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Fur as Fashion. Do or Don’t?

Copy: Serena Faber Nelson

Growing up in the 80s and 90s I remember being bombarded with a number of high profile media campaigns. From the ten pin bowling grim reaper, to the hooked on smoking ads, that era was known for ad companies using the ‘shock and awe’ method to get their messages across.

But I have to say it was the PETA campaign, ‘I’d Rather Go Naked Than Wear Fur’ that had the most profound effect on me. And I wasn’t alone. The naked bodies of international supermodels proclaiming ethics over cruelty made the world sit up and take notice, and for over two decades fur became an ugly, whispered word in fashion.  Magazines wouldn’t dare put on a pelt in their pages unless it was accompanied by the tagline ‘Faux is Best’ and those daring enough to wear the real thing became a target for buckets of red paint.

People started to learn the facts of the fur trade. That it could take up to one hundred animals to make one fur coat. That most of these animals spent their lives in dirty, cramped cages before being electrocuted and often skinned alive. That fur wasn’t just taken from smaller rodent like animals – it could come from baby seals, wallabies, and even dogs. That up to 50 million animals a year suffered at the hands of this cruel trade.

But after we partied like it was 1999 and moved into the 21st century something changed. Maybe it was when one of the original PETA campaign models, Naomi Campbell strutted down the catwalk in a sable coat. I can’t pinpoint an exact time, but at some stage we stopped caring.

To say fur is currently making a comeback is an understatement. Young women excited by the decadent worlds of fashion and magazines are now exposed to fur-filled fashion shows by the likes of Louis Vuitton, Christian Dior and most recently Kayne West. (But really Kayne’s never been one to respect the sweet and innocent. Remember Taylor Swift?) Fashion trend setters including the likes of Kim Kardashian, Beyonce and Lara Bingle lead the world in ignoring the realities of fur production, proudly wearing, talking, and tweeting about fur without apology.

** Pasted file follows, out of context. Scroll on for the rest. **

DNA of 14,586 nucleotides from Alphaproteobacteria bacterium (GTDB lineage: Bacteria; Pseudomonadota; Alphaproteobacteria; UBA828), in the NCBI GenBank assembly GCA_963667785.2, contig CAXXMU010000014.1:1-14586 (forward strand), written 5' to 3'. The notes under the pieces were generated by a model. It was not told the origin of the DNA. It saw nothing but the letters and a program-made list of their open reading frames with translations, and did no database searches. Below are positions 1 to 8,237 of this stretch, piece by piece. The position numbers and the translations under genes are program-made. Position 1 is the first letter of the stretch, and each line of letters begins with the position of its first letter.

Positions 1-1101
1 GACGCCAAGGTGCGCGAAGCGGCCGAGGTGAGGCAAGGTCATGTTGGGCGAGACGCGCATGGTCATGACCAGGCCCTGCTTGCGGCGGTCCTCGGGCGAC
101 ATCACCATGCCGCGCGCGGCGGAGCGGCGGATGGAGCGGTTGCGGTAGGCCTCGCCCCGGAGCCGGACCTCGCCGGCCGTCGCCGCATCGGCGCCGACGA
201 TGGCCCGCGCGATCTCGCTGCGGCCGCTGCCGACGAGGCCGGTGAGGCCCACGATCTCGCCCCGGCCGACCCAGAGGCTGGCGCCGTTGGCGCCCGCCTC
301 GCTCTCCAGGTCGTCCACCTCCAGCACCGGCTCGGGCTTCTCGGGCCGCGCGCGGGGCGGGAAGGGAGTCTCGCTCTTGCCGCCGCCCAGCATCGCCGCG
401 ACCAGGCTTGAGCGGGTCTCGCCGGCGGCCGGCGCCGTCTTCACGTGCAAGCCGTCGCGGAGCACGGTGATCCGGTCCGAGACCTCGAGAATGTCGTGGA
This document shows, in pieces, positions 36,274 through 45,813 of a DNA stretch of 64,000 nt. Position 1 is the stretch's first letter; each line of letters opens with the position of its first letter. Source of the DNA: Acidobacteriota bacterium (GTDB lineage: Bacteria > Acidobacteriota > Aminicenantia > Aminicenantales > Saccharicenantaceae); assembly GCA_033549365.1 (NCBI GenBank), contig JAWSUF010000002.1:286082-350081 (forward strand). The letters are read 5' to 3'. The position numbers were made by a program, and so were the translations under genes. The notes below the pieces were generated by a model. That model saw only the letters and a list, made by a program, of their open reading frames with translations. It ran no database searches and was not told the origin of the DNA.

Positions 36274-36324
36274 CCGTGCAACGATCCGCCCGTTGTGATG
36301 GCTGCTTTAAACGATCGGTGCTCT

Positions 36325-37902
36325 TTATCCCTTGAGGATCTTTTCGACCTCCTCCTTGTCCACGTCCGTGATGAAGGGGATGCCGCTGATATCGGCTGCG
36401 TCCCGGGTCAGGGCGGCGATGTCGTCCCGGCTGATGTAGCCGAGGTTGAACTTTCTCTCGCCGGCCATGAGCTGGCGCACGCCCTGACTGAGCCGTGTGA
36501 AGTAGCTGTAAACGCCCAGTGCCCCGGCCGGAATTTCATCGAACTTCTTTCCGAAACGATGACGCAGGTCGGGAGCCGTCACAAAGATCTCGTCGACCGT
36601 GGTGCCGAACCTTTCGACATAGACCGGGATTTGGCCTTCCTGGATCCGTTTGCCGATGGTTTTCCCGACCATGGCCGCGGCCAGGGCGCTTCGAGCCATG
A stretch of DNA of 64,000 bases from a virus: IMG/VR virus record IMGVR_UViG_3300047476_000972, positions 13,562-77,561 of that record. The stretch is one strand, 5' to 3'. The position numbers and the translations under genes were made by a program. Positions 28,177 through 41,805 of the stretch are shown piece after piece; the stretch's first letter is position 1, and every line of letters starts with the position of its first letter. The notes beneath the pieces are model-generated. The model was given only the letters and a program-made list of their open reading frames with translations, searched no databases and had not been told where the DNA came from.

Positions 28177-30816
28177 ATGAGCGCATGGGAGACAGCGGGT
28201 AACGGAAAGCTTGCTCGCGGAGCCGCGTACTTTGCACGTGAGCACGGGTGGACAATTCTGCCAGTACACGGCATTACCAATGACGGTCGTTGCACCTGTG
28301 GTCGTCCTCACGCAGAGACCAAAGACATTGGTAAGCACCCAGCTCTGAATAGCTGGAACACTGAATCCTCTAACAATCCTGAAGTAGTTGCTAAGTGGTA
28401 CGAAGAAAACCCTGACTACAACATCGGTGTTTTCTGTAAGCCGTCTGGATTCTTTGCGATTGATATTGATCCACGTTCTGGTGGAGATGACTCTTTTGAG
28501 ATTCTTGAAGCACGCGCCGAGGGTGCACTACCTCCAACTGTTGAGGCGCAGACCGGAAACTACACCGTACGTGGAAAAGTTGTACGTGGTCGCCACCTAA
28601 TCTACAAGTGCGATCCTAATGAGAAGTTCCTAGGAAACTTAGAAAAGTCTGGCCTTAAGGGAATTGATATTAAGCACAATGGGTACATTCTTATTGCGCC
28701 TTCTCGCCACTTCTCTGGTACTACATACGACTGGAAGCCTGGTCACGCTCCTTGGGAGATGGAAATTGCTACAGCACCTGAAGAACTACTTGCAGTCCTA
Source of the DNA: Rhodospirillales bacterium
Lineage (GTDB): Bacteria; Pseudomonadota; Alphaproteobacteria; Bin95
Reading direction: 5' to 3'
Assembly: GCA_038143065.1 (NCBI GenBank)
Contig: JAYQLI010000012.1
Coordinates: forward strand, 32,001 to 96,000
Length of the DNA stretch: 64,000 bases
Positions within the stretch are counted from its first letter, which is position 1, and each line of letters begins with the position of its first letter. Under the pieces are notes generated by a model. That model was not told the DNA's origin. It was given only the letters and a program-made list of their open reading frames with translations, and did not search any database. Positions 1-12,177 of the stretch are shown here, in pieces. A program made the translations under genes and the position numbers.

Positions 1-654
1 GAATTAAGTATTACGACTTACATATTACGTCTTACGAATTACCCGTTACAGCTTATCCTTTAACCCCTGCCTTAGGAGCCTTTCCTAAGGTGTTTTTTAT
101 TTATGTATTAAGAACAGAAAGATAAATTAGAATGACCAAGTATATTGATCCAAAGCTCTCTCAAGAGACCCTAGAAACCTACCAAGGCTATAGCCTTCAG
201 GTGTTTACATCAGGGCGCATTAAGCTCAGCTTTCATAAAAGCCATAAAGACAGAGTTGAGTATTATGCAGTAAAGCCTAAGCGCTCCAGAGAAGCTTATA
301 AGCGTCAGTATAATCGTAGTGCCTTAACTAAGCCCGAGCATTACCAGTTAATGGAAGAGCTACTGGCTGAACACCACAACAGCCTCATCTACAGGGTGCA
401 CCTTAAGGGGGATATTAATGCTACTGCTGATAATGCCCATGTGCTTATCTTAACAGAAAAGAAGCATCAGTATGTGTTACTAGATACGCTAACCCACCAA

I often wonder if the teenage girls who look up to these women have any idea that their idols’ red carpet outfits were made using skin and fur ripped from a live animal’s body, and if they do, do they even care?  It scares me to think we’ve inspired a whole generation to place fashion ahead of cruelty. But I can hardly blame them. They watch Australia’s Next Top Model and see the girls dutifully wearing fur pieces for their glamorous photos shoots. “Oh but it’s vintage,” the producers cry. All I know is that for an impressionable young teen, they want to emulate the images they see on screen, no matter what the cost. Even wearers of the humble Australian Ugg Boot can’t escape the industry’s far-reaching clutches.

Fur, it seems, is no longer murder.

So where did we go wrong? Was faux fur just a fad? Did anyone ever really care? Or do I just not get it? Because for me I would much prefer to hold a warm puppy in my arms rather than wear it’s fur on my back.

I feel like we’ve failed and let these innocent animals down. I just hope in the future another generation can get it right.

What are your thoughts on fur as fashion?
Would you ever purchase a fashion garment made with fur?

Copy: Serena Faber Nelson

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Comments (10)

10 responses to “Fur as Fashion. Do or Don’t?”

  1. I like the look of fur in fashion, but for me, it must be faux. I’m even trying to get away from leather…I’m not there yet.

    • I agree Lori! I’m the same with leather. It’s a bit more ingrained in the making of so many products – especially shoes – which makes things a bit harder. It’s great to see designers like Stella McCartney who offer other options – hopefully it will become more widespread.

  2. I have fur coats that I inherited from my grandmother, but I keep them only for their link to her – I would never, ever wear them.

  3. I too have a fur coat inherited from my grandmother that I’ve never worn. I don’t know what I will do with it. I like the look of some of the fake fur vests though. You have a beautiful blog Serena, this is my first time commenting. Love your love of dogs!

  4. I think part of it is that PETA jumped the shark, as they say. As the organization has gotten more extreme, people are more willing to ignore their message, even the parts that haven’t changed.
    For example, PETA believes in the immediate euthanasia of stray animals because it is kinder to kill them than keep than in a kennel for even 3 days. Most people disagree with them about this, making it easier to ignore their valid campaign against fur.

    • Really great comment Shanendoah – I’m a big believer in animal welfare being about education promoting change, because really, extreme stunts often alienate the general population rather than helping them see an alternative point of view. To put it simply – You catch more bees with honey than vinegar!

  5. Lisa says:

    Great post Serena! I don’t own any fur and I don’t know why fur has become fashionable again. But I remember watching The September Issue (which I really enjoyed) but one line stuck out which was “Nobody was wearing fur until Anna put it on the cover in the ‘90s.” – that was a quote from Tom Florio about Anna Wintour of course. It just seemed like such a strange thing to be proud of, as if the reasons for not wearing fur were long forgotten.

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Pick of the Week

  • Pretty Fluffy Pick of the Week: Resident Dog: Volume 2

    Resident Dog: Volume 2

    If dogs and beautiful spaces are two of your favourite things, this stunning book belongs on your coffee table! Take a wander through 25 of the world's most amazing houses, and meet the dogs who live there.